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St. Louis sues NFL over relocation of Rams to Los Angeles

The Rams played in St. Louis from 1995 through 2015. (Jeff Roberson/Associated Press)

The city of St. Louis and other regional entities filed a lawsuit Wednesday against the NFL and all 32 of its teams and owners. The plaintiffs are seeking more than $1 billion in damages, claiming the league violated its own relocation policies in approving the Rams’ move to Los Angeles, a decision that inflicted great economic harm on the place the team had called home for 21 years.

The suit, filed in a Missouri Circuit Court on behalf of the city, St. Louis county and the St. Louis Regional Convention and Sports Complex Authority, cited the relocation policy the NFL adopted in 1984 to avoid antitrust liability. The plaintiffs said the Rams failed to meet the “identified objective factors” for relocation and failed to negotiate “in good faith” with St. Louis authorities.

In addition, the team was accused of making false statements about its desire to remain in St. Louis and concealing a plan to move to Los Angeles that was hatched several years before the relocation bid, which was approved by the NFL in January 2016. The Rams, who originated in Cleveland before playing in Los Angeles from 1946 to 1994, began play last season at Los Angeles Memorial Coliseum while they await construction of a $2.6 billion facility in nearby Inglewood, Calif.

“There is no legitimate basis for this litigation,” NFL spokesman Brian McCarthy said in a statement. “While we understand the disappointment of the St. Louis fans and the community, we worked diligently with local and state officials in a process that was honest and fair at all times.”

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“In the years leading up to the Rams relocation request, Rams officials decided to move the team and confidentially determined that they would be interested in exploiting any opportunity to do so,” the lawsuit claimed. “Notwithstanding this intention, the Rams ownership and management made contrary public statements with the intention that Plaintiffs would rely on these statements.”

The suit cited the Rams’ owner, Stan Kroenke, as saying in 2010, “I’m going to attempt to do everything that I can to keep the Rams in St. Louis,” and, “I’ve always stepped up for pro football in St. Louis. And I’m stepping up one more time. I’m born and raised in Missouri.”

The Rams’ head of football operations, Kevin Demoff, was quoted as saying in 2012 that Kroenke “didn’t lead the charge to bring the Rams back to St. Louis to lead the charge out of St. Louis,” adding, “Our goal is to build a winner in St. Louis not only in 2012, but in 2022, 2032, and beyond.

News in 2014 that Kroenke, a billionaire real estate developer, had bought a large parcel of land in Inglewood caused widespread speculation that he intended to build a stadium there and move the Rams into it. The lawsuit cited Demoff as saying, “I promise you. Stan is looking at lots of pieces of land around the world right now and none of them are for football stadiums.”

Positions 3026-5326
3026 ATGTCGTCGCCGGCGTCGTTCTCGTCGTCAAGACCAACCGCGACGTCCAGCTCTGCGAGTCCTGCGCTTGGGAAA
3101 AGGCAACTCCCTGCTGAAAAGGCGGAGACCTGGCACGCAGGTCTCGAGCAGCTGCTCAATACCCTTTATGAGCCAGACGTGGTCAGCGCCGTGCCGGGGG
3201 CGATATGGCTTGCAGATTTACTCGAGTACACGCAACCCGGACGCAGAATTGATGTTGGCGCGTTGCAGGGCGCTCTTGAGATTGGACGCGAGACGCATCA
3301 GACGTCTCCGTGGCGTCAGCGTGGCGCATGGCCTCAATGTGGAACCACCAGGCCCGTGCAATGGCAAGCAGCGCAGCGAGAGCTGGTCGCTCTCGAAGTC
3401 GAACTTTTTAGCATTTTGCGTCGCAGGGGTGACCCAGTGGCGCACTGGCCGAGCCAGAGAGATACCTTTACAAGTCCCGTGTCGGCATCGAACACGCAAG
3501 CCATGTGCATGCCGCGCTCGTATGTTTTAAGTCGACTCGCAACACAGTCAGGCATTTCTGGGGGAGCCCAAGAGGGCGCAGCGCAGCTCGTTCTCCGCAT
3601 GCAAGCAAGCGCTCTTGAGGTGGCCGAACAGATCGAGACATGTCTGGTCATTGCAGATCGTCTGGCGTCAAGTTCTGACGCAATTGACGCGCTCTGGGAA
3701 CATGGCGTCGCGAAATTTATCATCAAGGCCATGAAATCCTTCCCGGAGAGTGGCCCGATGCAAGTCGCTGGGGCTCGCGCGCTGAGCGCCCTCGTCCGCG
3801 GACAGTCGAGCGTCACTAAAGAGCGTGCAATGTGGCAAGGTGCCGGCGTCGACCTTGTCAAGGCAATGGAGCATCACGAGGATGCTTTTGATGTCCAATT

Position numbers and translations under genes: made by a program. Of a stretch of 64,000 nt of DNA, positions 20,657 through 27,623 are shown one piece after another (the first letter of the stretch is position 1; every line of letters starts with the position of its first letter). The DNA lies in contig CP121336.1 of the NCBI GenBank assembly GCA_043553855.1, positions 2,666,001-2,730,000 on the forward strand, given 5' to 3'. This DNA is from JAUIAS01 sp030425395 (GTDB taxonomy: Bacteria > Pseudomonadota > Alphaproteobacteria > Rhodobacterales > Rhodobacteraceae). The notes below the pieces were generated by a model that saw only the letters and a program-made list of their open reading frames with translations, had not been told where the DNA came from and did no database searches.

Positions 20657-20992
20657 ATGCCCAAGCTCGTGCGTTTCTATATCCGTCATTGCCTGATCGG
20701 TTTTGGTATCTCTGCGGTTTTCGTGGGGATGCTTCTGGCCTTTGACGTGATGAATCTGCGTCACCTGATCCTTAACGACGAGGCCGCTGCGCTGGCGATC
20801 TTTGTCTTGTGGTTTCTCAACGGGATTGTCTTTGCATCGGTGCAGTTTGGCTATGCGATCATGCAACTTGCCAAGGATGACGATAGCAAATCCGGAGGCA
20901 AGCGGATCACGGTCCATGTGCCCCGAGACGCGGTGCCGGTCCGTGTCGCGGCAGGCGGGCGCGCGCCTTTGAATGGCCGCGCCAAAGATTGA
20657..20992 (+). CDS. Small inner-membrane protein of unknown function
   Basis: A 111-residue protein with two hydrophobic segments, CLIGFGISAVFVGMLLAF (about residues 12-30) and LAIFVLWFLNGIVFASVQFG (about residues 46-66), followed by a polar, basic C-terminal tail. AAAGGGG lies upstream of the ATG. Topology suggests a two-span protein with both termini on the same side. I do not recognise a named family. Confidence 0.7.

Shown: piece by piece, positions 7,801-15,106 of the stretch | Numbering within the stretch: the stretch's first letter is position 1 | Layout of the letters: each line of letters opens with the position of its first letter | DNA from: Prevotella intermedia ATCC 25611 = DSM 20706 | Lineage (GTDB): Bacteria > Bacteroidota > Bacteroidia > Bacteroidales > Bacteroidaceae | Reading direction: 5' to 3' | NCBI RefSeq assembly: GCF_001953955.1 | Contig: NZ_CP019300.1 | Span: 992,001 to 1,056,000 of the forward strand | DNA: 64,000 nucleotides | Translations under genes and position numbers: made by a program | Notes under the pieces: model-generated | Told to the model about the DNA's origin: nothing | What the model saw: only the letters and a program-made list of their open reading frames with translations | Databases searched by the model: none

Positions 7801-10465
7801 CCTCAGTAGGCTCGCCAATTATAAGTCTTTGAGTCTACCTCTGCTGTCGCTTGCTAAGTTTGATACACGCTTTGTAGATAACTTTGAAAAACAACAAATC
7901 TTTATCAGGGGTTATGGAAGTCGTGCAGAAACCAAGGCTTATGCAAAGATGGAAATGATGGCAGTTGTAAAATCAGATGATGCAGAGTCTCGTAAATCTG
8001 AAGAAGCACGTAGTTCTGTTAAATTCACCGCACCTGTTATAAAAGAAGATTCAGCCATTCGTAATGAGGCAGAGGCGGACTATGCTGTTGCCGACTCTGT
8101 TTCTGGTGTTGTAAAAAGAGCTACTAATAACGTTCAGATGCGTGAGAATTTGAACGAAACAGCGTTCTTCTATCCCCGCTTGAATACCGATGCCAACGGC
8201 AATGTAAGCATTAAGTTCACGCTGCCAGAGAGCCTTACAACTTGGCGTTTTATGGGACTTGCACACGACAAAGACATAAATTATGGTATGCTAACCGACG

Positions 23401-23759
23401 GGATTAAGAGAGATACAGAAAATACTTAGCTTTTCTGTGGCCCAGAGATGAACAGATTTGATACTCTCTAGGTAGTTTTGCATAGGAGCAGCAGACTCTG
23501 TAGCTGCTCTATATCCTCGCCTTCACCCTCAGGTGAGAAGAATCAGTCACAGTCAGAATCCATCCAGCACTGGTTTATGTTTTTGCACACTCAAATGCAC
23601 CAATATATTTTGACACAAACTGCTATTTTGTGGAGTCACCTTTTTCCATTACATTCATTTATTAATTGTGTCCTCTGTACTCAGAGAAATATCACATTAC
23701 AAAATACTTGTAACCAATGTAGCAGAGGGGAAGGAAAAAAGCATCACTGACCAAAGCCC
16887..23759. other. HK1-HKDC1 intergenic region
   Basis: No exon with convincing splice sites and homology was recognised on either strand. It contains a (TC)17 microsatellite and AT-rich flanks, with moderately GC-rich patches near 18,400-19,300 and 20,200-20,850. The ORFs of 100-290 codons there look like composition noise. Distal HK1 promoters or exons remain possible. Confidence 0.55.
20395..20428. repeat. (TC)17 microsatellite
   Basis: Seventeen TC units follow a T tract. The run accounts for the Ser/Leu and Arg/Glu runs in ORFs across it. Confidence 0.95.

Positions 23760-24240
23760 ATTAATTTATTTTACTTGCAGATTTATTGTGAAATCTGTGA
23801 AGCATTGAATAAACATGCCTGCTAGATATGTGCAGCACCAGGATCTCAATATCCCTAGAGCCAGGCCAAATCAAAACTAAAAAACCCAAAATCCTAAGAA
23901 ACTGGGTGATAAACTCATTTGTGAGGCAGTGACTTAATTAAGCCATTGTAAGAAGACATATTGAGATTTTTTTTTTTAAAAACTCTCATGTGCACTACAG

However, the lawsuit stated, “The Rams never intended to engage in good faith negotiations with St. Louis.” Jeff Fisher, who coached the team from 2012 through the 2016 season, was cited as saying in an interview in 2016 that “he was informed of the Rams’ plans to move to Los Angeles when he was interviewed for the coaching job.”

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Demoff was cited as admitting in 2016 that he “always dreamed that he could be part of bringing the NFL back to Los Angeles.” The lawsuit also quoted Demoff as saying that in 2013, Kroenke “called him at that time and told him that the location was ‘an unbelievable site’ for a football stadium.”

In the meantime, the plaintiffs said they “made substantial investments in the Dome” in St. Louis and “agreed to certain team-friendly lease terms” for use of that stadium, in the mistaken belief that the Rams would make a good-faith effort to stay in St. Louis. In addition, the plaintiffs took numerous “actions to develop and finance a new stadium complex suitable for an NFL franchise.”

The lawsuit also accused the NFL and its member clubs of failing to follow relocation policy requirements, calling that policy and the relocation process “a sham meant to disguise the avarice and anticompetitive nature of the entire proceeding.”

The relocation boosted the value of the Rams by nearly $700 million, according to a Forbes analysis cited by the lawsuit, which claimed that “increase in value was at the expense of Plaintiffs.” In addition, given that the Rams paid the league a $550 million relocation fee, “the move to Los Angeles enriched the NFL improperly.”

A spokesman for the Rams told the St. Louis Post-Dispatch that the team does not comment on pending litigation. The team’s new stadium is set to open in 2019.